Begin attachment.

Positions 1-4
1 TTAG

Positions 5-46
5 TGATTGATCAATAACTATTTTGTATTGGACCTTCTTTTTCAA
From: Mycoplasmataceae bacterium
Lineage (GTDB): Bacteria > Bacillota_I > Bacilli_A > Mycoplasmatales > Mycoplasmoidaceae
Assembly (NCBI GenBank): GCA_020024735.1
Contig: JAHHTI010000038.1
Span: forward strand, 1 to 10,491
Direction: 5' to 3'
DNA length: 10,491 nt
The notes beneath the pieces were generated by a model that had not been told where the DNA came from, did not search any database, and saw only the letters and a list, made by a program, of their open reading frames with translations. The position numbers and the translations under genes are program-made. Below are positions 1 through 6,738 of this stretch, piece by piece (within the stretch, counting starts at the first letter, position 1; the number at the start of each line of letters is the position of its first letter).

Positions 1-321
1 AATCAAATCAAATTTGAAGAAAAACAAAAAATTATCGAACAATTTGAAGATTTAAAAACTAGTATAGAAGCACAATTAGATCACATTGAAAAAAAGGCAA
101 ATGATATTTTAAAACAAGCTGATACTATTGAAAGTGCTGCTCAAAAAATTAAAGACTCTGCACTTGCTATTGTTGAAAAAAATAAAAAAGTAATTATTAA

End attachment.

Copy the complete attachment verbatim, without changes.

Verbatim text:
Positions 1-4
1 TTAG

Positions 5-46
5 TGATTGATCAATAACTATTTTGTATTGGACCTTCTTTTTCAA
From: Mycoplasmataceae bacterium
Lineage (GTDB): Bacteria > Bacillota_I > Bacilli_A > Mycoplasmatales > Mycoplasmoidaceae
Assembly (NCBI GenBank): GCA_020024735.1
Contig: JAHHTI010000038.1
Span: forward strand, 1 to 10,491
Direction: 5' to 3'
DNA length: 10,491 nt
The notes beneath the pieces were generated by a model that had not been told where the DNA came from, did not search any database, and saw only the letters and a list, made by a program, of their open reading frames with translations. The position numbers and the translations under genes are program-made. Below are positions 1 through 6,738 of this stretch, piece by piece (within the stretch, counting starts at the first letter, position 1; the number at the start of each line of letters is the position of its first letter).

Positions 1-321
1 AATCAAATCAAATTTGAAGAAAAACAAAAAATTATCGAACAATTTGAAGATTTAAAAACTAGTATAGAAGCACAATTAGATCACATTGAAAAAAAGGCAA
101 ATGATATTTTAAAACAAGCTGATACTATTGAAAGTGCTGCTCAAAAAATTAAAGACTCTGCACTTGCTATTGTTGAAAAAAATAAAAAAGTAATTATTAA